WASHINGTON – Israeli ambassador to the U.S. Ron Dermer said in a press statement on Friday that he did not inform Prime Minister Benjamin Netanyahu about the conversation he had with journalist Bret Stephens in 2016 regarding the conduct of Netanyahu's spokesperson, David Keyes, toward women.
"The ambassador received a phone call from Bret Stephens over half a year after David Keyes entered his role in the Prime Minister's Office regarding the conduct attributed to Keyes before he joined the office," read a statement.
"Information about the conversation was not provided to the Prime Minister's Office. If Stephens or anyone else had given the ambassador information about sexual assault or any other criminal act committed against women by anybody in the Prime Minister's Office, whether they occurred before the person entered the position or after, he would have immediately informed the Prime Minister's Office."
The New York Times reported on Thursday that Stephens, the paper’s senior columnist and editor, warned Dermer about Keyes’ alleged misconduct toward women in November 2016, almost two years ago. Keyes was already working for Netanyahu at the time, and he left his position only this week, following the publication of allegations made against him by at least 14 women.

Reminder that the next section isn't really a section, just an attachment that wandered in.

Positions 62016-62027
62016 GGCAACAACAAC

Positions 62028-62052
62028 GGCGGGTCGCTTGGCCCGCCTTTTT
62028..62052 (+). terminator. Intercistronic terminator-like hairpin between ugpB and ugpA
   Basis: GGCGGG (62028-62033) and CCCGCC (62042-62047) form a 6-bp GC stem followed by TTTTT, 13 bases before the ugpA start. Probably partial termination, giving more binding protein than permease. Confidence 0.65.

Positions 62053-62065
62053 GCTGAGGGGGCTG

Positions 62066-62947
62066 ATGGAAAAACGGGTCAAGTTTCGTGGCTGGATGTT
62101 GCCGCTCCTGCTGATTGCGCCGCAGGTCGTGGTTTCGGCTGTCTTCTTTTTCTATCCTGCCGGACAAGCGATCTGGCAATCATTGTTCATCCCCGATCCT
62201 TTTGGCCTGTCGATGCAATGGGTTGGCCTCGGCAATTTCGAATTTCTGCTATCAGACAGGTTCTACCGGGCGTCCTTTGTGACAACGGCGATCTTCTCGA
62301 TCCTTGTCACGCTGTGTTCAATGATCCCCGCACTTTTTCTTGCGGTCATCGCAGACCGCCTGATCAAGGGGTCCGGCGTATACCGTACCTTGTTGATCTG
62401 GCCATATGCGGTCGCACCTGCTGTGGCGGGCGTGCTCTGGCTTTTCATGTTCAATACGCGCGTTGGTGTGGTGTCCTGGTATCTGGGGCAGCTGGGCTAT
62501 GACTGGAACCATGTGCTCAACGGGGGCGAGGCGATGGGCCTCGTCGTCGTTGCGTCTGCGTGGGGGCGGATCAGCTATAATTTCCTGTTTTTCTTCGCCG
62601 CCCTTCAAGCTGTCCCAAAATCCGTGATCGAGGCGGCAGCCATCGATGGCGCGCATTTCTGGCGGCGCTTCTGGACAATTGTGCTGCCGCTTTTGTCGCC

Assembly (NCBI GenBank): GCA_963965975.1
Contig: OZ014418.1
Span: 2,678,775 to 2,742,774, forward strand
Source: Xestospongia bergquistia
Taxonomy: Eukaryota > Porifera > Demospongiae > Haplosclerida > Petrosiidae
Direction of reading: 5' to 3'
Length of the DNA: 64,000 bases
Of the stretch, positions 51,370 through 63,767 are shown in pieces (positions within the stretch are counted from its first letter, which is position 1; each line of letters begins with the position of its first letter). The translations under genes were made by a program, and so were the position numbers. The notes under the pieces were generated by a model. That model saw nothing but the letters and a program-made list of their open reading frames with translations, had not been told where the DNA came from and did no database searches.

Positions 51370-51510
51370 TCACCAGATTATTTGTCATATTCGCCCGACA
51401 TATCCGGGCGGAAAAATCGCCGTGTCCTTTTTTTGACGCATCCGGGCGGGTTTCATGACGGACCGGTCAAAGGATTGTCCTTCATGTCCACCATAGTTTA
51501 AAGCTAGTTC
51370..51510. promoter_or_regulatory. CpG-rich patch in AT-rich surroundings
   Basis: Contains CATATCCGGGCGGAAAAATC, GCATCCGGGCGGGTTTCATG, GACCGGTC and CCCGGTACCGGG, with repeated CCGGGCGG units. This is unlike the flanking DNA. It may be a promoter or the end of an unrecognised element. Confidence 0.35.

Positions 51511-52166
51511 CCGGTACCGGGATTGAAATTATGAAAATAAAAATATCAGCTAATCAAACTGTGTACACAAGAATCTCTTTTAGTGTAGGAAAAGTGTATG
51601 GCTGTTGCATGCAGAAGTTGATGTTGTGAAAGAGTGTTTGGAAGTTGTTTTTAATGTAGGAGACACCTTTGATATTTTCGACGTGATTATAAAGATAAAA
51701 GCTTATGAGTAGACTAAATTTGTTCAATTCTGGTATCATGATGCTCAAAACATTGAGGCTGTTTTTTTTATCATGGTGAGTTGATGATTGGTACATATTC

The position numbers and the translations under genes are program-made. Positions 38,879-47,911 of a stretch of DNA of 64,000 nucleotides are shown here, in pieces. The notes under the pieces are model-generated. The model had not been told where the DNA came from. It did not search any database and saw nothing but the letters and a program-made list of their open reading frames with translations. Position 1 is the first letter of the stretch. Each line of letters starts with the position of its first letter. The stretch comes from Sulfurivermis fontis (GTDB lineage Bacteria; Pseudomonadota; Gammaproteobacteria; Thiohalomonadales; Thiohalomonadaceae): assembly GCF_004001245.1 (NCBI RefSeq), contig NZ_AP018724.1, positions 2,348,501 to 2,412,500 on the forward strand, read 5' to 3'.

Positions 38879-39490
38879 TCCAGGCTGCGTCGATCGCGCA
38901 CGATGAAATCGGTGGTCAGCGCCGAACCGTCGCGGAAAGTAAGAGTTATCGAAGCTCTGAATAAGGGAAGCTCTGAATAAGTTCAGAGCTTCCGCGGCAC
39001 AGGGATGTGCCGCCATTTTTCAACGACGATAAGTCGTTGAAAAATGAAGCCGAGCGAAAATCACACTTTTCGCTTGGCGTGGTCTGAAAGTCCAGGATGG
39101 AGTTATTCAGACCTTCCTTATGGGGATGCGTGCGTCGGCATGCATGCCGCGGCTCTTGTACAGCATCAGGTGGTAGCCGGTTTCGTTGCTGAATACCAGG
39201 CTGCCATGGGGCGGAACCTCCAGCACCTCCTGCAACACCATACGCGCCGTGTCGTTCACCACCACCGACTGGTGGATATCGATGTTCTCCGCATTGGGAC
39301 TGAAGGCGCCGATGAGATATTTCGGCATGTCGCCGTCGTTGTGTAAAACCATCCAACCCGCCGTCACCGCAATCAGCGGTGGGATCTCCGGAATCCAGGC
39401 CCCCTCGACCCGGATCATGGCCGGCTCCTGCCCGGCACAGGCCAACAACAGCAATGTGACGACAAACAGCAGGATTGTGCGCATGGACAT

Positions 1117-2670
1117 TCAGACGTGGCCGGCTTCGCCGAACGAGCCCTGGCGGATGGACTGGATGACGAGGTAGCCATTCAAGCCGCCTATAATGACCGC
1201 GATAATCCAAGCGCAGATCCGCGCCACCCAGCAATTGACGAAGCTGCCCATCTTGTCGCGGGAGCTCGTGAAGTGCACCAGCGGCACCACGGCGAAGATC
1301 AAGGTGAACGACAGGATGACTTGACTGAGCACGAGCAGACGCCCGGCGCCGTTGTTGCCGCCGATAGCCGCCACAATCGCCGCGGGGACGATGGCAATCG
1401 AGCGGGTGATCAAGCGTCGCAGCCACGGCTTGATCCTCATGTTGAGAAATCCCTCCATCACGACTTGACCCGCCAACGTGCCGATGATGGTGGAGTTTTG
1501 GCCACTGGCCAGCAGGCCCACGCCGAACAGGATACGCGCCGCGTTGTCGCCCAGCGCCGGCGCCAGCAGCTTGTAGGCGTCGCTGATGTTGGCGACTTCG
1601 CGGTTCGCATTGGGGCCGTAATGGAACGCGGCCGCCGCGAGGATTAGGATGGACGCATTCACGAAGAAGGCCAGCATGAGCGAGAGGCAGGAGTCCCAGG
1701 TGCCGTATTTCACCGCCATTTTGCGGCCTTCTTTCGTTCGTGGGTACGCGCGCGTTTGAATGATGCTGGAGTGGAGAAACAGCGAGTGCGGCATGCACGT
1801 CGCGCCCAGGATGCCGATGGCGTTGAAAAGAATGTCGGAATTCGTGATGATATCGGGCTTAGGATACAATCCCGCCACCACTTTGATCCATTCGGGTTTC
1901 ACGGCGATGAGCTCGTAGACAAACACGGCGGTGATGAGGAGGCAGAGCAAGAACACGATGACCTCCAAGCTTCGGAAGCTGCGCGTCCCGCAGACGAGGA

One woman told the Times of Israel that Keyes had sexually harassed her during the time he was already working at the Prime Minister’s Office. All the other allegations have to do with events that took place before he began working for Netanyahu.
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The NYT report states that in early November 2016, “after an Israeli reporter began inquiring about Mr. Keyes, Mr. Stephens said he contacted Ron Dermer, the Israeli ambassador to the United States, warning him that Mr. Keyes posed a risk to women in Israeli government offices.”
Stephens, whose writing is usually supportive of Israel, was working as a senior opinion writer for the Wall Street Journal at the time, and according to the report, he barred Keyes from visiting the offices of that paper’s editorial section because of Keyes’ behavior towards female staffers.
Stephens told the NYT he personally chided Keyes, calling him a "disgrace to men" and "a disgrace as a Jew."
Keyes spoke of the allegations, saying: “In light of the false and misleading accusations against me and in order not to distract from the important work of the Prime Minister, I have asked to take time off to clear my name. I am fully confident that the truth will come out."